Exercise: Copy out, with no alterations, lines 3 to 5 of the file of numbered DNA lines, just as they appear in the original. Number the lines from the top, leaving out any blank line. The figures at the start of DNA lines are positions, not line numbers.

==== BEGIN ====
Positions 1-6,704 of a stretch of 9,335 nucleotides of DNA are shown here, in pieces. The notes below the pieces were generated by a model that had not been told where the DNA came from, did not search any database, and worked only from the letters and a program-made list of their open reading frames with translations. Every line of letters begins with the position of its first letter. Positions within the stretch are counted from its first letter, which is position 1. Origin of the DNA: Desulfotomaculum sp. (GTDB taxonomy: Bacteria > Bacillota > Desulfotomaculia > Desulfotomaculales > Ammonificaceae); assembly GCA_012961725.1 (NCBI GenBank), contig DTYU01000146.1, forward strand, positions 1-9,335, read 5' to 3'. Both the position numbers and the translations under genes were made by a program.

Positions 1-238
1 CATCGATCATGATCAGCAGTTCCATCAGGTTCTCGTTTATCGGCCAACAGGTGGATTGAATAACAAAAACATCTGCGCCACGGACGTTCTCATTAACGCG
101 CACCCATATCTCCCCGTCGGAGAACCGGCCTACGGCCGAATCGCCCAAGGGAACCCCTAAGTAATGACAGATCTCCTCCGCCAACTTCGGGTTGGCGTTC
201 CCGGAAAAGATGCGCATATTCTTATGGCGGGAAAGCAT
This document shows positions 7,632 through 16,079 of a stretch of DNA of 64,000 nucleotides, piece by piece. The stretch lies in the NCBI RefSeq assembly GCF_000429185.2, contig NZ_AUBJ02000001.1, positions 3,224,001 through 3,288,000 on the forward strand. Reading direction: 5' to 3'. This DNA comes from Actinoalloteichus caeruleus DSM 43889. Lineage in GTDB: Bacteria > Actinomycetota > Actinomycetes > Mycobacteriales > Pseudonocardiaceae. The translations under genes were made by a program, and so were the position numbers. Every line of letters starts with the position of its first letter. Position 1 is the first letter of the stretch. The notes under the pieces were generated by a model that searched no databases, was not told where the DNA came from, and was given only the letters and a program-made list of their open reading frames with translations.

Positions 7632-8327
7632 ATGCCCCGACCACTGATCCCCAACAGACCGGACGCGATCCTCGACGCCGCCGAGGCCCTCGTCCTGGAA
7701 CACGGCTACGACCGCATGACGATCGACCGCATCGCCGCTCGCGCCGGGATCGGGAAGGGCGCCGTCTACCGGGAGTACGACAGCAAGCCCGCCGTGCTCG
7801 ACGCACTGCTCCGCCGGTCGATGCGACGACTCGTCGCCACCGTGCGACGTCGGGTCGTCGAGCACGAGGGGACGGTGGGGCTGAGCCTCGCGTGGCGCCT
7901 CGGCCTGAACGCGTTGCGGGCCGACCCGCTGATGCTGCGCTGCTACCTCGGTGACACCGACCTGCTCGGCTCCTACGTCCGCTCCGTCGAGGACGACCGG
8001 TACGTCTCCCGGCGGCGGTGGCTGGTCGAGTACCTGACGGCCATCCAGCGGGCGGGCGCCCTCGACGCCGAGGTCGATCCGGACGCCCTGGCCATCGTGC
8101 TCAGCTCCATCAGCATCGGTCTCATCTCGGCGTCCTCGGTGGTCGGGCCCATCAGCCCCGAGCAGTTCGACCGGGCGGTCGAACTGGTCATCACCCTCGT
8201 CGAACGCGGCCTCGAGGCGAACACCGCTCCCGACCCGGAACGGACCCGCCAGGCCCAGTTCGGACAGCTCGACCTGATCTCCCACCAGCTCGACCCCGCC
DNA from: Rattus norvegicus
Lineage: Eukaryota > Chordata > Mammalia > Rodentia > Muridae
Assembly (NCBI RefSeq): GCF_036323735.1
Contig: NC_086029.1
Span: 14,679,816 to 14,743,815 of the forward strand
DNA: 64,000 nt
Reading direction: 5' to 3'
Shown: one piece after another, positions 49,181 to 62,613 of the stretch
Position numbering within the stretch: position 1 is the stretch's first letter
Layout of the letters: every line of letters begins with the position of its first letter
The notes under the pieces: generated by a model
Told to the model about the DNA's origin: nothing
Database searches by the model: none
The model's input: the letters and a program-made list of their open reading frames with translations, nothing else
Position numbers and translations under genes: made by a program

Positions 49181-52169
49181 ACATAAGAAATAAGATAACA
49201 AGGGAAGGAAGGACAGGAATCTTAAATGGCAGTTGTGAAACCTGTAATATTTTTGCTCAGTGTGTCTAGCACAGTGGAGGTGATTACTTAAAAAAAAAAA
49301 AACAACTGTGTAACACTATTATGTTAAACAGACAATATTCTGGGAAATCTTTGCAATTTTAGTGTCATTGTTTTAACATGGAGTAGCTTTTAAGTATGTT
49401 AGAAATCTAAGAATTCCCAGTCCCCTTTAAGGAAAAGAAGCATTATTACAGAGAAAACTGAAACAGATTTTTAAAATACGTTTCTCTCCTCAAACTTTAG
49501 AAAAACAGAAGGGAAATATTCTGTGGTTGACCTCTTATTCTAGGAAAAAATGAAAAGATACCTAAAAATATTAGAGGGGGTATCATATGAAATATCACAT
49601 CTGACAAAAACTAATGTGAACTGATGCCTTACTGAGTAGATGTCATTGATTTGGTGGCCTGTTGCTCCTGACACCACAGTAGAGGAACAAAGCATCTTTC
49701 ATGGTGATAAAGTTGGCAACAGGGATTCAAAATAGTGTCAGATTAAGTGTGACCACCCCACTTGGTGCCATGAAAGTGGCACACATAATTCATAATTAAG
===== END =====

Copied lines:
1 CATCGATCATGATCAGCAGTTCCATCAGGTTCTCGTTTATCGGCCAACAGGTGGATTGAATAACAAAAACATCTGCGCCACGGACGTTCTCATTAACGCG
101 CACCCATATCTCCCCGTCGGAGAACCGGCCTACGGCCGAATCGCCCAAGGGAACCCCTAAGTAATGACAGATCTCCTCCGCCAACTTCGGGTTGGCGTTC
201 CCGGAAAAGATGCGCATATTCTTATGGCGGGAAAGCAT